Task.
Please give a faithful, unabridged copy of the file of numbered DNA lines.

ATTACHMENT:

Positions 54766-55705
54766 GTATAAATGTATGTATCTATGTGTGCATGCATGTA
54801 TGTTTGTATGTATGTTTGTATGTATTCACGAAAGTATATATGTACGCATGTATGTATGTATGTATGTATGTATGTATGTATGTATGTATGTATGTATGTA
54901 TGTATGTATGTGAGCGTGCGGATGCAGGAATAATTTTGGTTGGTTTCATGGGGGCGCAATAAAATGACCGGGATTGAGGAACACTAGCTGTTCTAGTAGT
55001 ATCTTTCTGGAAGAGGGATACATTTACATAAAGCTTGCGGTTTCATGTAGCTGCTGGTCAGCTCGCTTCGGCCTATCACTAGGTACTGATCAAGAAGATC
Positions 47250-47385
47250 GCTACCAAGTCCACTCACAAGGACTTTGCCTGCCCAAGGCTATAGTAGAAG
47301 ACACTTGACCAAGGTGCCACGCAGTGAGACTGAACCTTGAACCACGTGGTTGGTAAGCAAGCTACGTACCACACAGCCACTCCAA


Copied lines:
Positions 54766-55705
54766 GTATAAATGTATGTATCTATGTGTGCATGCATGTA
54801 TGTTTGTATGTATGTTTGTATGTATTCACGAAAGTATATATGTACGCATGTATGTATGTATGTATGTATGTATGTATGTATGTATGTATGTATGTATGTA
54901 TGTATGTATGTGAGCGTGCGGATGCAGGAATAATTTTGGTTGGTTTCATGGGGGCGCAATAAAATGACCGGGATTGAGGAACACTAGCTGTTCTAGTAGT
55001 ATCTTTCTGGAAGAGGGATACATTTACATAAAGCTTGCGGTTTCATGTAGCTGCTGGTCAGCTCGCTTCGGCCTATCACTAGGTACTGATCAAGAAGATC
Positions 47250-47385
47250 GCTACCAAGTCCACTCACAAGGACTTTGCCTGCCCAAGGCTATAGTAGAAG
47301 ACACTTGACCAAGGTGCCACGCAGTGAGACTGAACCTTGAACCACGTGGTTGGTAAGCAAGCTACGTACCACACAGCCACTCCAA